Pubdate: Sun, 26 Nov 2000
Source: Los Angeles Times (CA)
Copyright: 2000 Los Angeles Times
Contact:  Times Mirror Square, Los Angeles, CA 90053
Fax: (213) 237-7679
Author: Joseph D. Mcnamara
Note: Joseph D. Mcnamara, Retired Police Chief of San Jose


STANFORD - There is a difference between cop-bashing and constructive
criticism. As San Jose police chief, I often criticized the macho
military-style police culture of the Los Angeles Police Department
while arguing instead for a community style of policing that got tough
on crime by forming partnerships with neighborhood groups. Under that
style, we were able to break up gangs and arrest many criminals who
were ruining the quality of life for innocent people and their children.

Although I remain critical of the LAPD culture, my heart goes out to
the overwhelming majority of its officers who do their jobs
professionally. I wore the uniform of the New York City Police
Department for the first half of my 35-year career and remember a
number of times the embarrassment and anger I felt when citizens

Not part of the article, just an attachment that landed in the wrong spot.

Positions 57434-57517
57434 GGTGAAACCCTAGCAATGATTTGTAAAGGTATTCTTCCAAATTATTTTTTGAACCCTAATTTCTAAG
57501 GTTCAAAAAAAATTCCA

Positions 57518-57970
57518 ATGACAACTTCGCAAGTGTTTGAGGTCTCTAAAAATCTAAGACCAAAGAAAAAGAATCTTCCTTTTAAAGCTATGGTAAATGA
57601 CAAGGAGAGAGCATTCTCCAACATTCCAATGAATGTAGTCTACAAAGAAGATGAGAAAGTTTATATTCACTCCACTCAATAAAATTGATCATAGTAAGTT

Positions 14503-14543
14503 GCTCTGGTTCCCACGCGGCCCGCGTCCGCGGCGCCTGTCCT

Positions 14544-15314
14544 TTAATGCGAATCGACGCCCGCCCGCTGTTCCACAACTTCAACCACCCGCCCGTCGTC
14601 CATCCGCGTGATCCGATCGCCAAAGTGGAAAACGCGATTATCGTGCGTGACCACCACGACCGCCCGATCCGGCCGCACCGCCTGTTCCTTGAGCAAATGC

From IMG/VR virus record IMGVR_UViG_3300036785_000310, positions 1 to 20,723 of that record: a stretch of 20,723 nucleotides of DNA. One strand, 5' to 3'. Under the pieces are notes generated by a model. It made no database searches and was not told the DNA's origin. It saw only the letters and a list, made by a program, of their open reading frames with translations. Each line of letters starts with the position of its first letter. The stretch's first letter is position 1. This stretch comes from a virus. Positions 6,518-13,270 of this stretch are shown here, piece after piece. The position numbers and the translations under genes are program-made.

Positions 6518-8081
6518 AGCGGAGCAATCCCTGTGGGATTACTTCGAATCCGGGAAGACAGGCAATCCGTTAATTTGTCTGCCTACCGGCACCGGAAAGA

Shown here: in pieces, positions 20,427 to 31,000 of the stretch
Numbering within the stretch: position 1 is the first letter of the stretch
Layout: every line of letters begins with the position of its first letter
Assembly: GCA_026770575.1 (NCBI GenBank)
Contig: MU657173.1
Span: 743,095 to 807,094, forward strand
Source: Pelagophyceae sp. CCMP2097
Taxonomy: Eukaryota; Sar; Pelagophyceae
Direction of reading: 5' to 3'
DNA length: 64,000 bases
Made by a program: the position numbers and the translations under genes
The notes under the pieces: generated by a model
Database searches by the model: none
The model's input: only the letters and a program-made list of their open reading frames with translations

looked at me, wondering if I was as guilty as the criminal cops making

It hurt all the more because, like other cops, I was risking my life
on behalf of some of the very people calling me a criminal.

In Los Angeles, the blame for the results of an errant view of how to
police a city in a free society falls more on past political and
police leaders than it does on rank and file officers.

It's easy for people to forget that we ask officers to do things from
which citizens shrink.

We ask them to put themselves in harm's way. To step between
threatening, violent people and us. We ask the police to take care of
the bloody assaults and gory accidents and other human tragedies that
we do not wish to see.

But we expect cops to avoid cynicism.

They must be able to switch in seconds from friendly public servants
to shooting it out with armed robbers. Who could not be filled with
awe watching the 1997 TV coverage of the courageous, outgunned LAPD
officers rushing in and risking their lives against murderous bank
robbers wearing body armor and armed with military weapons in North

Understandably, police suicides, mental breakdowns, divorces, and